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The demand for yoga mats never stops

The demand for yoga mats never stops

Apr 15,2022
As yoga continues to grow into a multi-billion dollar industry, and the number of new yoga-related products that are essential to a healthy and fulfilling practice never stops increasing, it's no wonder that some of the most common questions from yoga beginners revolve around accessories. With hundreds of cushion brands to choose from, many people get overwhelmed when they try to choose one, and things only get more complicated when they start thinking about props, accessories, and even clothing (which I'll cover in another article). ) at times, the wide variety of products available can even be offensive and intimidating. In this blog post, Part 1 of my "Yoga Accessories: Explained" series, I want to explore the decision-making process when choosing a yoga mat,

What do I actually need to start a yoga practice? How much should I invest?
This is a question I've received countless times, and the answer has never changed: All you need is your body and the intention to start practicing and stick with it. If you already have this, a mat might also help.

While I know this answer may seem too simplistic and may not be what some people expect to hear, I believe it's true. You don't really need anything to practice yoga: no special clothes, no special accessories, no huge investment. All you need is your body, breath and mind and all is well.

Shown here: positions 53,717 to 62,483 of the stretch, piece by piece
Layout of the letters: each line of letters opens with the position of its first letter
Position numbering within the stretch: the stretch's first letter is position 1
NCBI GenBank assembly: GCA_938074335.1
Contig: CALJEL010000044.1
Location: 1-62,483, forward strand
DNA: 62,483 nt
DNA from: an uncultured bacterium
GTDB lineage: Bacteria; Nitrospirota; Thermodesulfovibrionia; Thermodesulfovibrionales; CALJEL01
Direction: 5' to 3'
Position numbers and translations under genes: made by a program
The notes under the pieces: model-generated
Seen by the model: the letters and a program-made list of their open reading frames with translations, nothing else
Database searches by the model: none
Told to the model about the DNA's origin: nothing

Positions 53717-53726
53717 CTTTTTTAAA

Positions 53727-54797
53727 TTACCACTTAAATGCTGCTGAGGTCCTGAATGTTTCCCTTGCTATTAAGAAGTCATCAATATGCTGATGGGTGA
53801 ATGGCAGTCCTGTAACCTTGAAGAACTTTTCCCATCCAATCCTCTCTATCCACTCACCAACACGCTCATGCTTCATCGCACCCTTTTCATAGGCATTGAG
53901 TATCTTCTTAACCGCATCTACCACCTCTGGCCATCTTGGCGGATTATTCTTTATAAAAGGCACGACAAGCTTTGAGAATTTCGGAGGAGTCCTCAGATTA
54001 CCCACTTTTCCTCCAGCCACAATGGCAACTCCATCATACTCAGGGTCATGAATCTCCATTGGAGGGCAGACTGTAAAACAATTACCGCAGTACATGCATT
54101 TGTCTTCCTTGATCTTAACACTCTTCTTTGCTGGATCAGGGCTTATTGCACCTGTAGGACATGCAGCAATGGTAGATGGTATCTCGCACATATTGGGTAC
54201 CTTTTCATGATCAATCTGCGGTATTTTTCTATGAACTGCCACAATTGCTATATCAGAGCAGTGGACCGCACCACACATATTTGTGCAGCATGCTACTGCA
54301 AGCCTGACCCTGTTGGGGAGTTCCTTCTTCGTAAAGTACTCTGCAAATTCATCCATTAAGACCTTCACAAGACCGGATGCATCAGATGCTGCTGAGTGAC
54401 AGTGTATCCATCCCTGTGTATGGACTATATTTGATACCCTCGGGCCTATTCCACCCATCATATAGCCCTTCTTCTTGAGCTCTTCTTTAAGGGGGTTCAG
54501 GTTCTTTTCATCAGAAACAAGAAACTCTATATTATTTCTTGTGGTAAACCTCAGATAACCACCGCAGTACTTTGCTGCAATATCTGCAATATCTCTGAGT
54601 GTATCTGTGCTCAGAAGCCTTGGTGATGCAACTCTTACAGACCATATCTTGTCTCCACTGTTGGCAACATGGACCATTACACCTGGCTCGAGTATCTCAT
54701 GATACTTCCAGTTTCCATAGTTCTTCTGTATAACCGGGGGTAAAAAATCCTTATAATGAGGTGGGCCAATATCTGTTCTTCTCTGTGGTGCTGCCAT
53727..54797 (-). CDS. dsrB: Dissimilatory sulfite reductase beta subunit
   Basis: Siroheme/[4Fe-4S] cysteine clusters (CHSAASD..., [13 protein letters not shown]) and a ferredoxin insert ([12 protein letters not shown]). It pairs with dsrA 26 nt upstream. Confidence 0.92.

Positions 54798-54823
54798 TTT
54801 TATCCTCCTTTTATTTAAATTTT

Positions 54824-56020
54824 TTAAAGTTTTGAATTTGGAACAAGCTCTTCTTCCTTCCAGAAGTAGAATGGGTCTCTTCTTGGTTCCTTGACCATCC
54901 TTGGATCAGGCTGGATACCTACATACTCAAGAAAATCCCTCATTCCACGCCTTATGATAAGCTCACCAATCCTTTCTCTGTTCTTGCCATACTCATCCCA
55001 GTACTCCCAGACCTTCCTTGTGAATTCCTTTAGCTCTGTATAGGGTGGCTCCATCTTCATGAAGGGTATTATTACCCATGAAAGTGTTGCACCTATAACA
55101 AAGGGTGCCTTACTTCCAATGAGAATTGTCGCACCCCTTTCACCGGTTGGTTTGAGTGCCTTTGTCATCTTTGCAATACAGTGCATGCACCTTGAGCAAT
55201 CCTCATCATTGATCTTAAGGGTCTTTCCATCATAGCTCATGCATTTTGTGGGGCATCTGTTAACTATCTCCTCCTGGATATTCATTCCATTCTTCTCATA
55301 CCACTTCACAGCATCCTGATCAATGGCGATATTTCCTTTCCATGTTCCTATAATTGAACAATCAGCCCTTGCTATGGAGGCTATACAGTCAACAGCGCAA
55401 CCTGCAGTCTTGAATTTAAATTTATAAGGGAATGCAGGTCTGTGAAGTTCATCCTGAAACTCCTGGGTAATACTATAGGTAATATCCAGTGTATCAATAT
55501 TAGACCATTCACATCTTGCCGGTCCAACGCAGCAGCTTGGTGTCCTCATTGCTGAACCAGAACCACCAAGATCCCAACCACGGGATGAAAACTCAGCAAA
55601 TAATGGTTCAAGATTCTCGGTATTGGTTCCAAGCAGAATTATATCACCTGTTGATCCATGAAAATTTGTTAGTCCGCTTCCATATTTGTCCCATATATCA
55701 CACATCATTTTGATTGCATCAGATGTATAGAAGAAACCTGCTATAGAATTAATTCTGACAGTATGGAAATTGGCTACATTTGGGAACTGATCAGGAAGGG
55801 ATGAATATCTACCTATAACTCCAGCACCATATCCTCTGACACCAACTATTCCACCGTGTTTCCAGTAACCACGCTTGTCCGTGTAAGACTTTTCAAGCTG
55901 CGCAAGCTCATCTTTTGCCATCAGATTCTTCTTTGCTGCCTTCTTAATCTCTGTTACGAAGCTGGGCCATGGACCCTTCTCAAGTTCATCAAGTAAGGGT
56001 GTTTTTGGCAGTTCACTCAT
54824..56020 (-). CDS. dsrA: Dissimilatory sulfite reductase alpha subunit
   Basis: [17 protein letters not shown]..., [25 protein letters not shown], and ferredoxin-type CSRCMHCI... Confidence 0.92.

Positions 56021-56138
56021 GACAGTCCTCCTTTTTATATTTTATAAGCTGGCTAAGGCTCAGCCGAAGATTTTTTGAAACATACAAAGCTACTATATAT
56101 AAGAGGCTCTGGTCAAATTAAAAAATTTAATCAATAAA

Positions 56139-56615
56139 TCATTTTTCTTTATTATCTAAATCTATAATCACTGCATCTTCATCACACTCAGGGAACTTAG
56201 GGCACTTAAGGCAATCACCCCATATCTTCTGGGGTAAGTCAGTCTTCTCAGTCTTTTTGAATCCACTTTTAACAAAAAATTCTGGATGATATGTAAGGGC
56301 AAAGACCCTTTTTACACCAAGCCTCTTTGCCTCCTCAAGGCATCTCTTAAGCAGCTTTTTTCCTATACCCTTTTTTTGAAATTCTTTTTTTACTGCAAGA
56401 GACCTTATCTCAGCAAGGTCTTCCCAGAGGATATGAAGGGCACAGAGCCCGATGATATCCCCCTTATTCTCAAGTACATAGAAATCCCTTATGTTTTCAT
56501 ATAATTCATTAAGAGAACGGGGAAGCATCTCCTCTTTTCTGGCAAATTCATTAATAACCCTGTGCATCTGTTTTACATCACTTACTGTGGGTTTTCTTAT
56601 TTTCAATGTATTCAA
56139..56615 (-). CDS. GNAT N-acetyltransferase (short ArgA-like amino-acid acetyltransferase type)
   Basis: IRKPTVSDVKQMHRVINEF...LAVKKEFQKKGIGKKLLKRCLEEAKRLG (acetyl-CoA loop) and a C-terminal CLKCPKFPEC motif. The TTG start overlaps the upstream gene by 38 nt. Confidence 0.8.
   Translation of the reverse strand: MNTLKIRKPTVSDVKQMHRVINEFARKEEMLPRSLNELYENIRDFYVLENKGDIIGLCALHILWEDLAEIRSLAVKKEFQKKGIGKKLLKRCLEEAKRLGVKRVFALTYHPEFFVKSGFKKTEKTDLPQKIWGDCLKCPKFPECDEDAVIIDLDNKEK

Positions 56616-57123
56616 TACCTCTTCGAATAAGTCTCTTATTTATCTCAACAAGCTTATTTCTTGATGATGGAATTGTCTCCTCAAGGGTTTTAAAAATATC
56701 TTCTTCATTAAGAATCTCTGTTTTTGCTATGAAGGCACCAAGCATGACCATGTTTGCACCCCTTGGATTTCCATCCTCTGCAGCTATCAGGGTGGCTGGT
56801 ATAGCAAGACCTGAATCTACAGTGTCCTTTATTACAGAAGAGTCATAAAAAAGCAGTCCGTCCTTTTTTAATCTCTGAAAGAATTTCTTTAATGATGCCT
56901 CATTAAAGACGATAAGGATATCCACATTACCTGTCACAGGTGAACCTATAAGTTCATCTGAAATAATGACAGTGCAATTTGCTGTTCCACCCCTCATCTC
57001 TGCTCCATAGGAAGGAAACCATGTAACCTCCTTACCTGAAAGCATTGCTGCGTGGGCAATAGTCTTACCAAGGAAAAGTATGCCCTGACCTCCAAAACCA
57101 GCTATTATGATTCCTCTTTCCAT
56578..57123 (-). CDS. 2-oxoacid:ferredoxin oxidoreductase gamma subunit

It's important to remember that the ubiquitous yoga mat is a recent invention dating back to the late 1960s. Before this, yogis in India would use woven cotton rugs, and even before that, they would sit on animal skins or grass. That said, while you'll find using a mat to practice asanas very helpful, you're definitely not going to be able to enjoy yoga without investing more than you can afford.

Yoga Mats: What You Need to Know
What a yoga mat does in your practice is to provide a stable surface that combines cushioning properties (protecting the joints) with enough grip and traction so you don't slip and fall everywhere. You may find that depending on the type of yoga you practice, the qualities you look for in a mat may vary slightly, but generally this is what I look for in a yoga mat:

Density: Density refers to a cushion that is soft but not overly soft. If you need a lot of cushioning for your joints in a sitting or kneeling position, a soft pad that sinks when you pedal or put your hands on it may be comfortable, but won't support your balance in a standing position. In fact, it can make balancing very tricky, especially in single-leg poses.

Grip: When you're trying to maintain your position, nothing distracts you more than a mat. Not only is this a distraction; the lack of grip can negatively impact your alignment as you find your body trying to compensate for slipping by changing shape. When buying a mat in person, I recommend trying to check the grip with a few face-down dogs on the mat. However, in a world where buying a yoga mat is often something we do online, sometimes we just have to take a word from a friend (or review). Do your research and find the best mat for you!

Traction: Same as above, but this refers to the pad sliding on the floor. This happened to me using a lightweight cushion on a smooth surface. Because of this, I prefer pads with rubber bottoms that stick to the floor, or thick pads. I really don't mind carrying a heavy pad with me if I find it reliable enough to not move around when I jump back and forth during the sun salutation.

Secondpagesport good cushions feel like home when you step on them

My favorite mats are the Suede yoga mat and the Cork yoga mat.







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